Set in St Louis during the depression, the glass menagerie is one of Tennessee Williams' most powerful and moving plays. Abandoned by her husband when he 'fell in love with long distances', Amanda Wingfield comforts herself with recollections of her earlier, more gracious, life in blue mountain when she was pursued by 'gentleman callers'. Her son tom, a poet with a job in a warehouse, longs for adventure and escape from his mother's suffocating embrace. Laura, her shy crippled daughter, has her glass menagerie and her memories. Amanda is desperate to find her daughter a husband, but when the long-awaited gentleman caller does arrive, Laura's romantic illusions are finally crushed. Mirroring the quiet despair of the thirties, the "Glass Menagerie" in its nostalgia for a past world and its evocation of loneliness and lost love celebrates, above all, the human need to dream.
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Tennessee Williams was born in 1911 in Columbus, Mississippi, where his grandfather was the episcopal clergyman. When his father, a travelling salesman, moved with his family to St Louis some years later, both he and his sister found it impossible to settle down to city life. He entered college during the Depression and left after a couple of years to take a clerical job in a shoe company. He stayed there for two years, spending the evenings writing. He entered the University of Iowa in 1938 and completed his course, at the same time holding a large number of part-time jobs of great diversity. He received a Rockefeller Fellowship in 1940 for his play Battle of Angels, and he won the Pulitzer Prize in 1948 and 1955. Among his many other plays Penguin have published The Glass Menagerie (1944), A Streetcar Named Desire (1947), Summer and Smoke (1948), The Rose Tattoo (1951), Camino Real(1953), Cat on a Hot Tin Roof (1955), Orpheus Descending (1957), Sweet Bird of Youth (1959), Period of Adjustment (1960), The Night of the Iguana (1961), The Milk Train Doesn't Stop Here Anymore (1963; revised 1964) and Small Craft Warnings (1972). He died in 1983.From AudioFile:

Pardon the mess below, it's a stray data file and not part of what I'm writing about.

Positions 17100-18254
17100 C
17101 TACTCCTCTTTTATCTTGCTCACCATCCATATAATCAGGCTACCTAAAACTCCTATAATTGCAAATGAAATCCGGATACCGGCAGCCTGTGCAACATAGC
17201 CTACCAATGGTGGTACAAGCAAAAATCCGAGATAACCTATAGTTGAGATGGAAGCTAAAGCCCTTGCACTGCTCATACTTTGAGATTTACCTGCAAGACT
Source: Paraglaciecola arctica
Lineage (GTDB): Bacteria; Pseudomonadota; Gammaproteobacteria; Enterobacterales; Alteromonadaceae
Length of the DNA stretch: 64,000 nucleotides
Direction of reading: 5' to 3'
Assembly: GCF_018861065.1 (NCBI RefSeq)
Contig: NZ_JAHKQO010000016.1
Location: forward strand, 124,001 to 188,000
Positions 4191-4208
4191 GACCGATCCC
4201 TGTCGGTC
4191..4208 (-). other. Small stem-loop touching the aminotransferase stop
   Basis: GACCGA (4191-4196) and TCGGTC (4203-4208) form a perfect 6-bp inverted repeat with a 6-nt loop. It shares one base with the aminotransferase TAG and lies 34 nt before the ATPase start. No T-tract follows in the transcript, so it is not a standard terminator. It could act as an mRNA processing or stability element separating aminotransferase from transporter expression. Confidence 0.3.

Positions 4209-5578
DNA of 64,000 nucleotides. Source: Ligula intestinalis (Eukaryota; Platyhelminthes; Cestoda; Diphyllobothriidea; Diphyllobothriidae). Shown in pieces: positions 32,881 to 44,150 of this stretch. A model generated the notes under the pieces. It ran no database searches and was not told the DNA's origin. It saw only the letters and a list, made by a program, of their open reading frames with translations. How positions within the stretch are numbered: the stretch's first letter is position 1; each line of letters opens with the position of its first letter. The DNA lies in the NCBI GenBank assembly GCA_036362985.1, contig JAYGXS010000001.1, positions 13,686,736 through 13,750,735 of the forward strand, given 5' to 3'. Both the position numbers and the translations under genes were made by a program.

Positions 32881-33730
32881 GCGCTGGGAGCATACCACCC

Despite being digitally remastered, this 1964 full-cast production featuring four of America's best stage actors doesn't quite work. They sound as if they're reading lines, rather than acting--they don't manage to make the listener suspend reality and enter the life of the play. Their Southern accents seem forced and the language stilted. In addition, as the actors wander in and out of range of the microphones, their voices strengthen, then fade. The third CD of the package contains rare recordings of Williams himself reading the opening dialogue and closing scene of the play, as well as several poems. It's interesting listening to his slightly nasal, gentle drawl, yet all in all, some archival material is best left on the shelf. A.C.S. © AudioFile 2003, Portland, Maine-- Copyright © AudioFile, Portland, Maine
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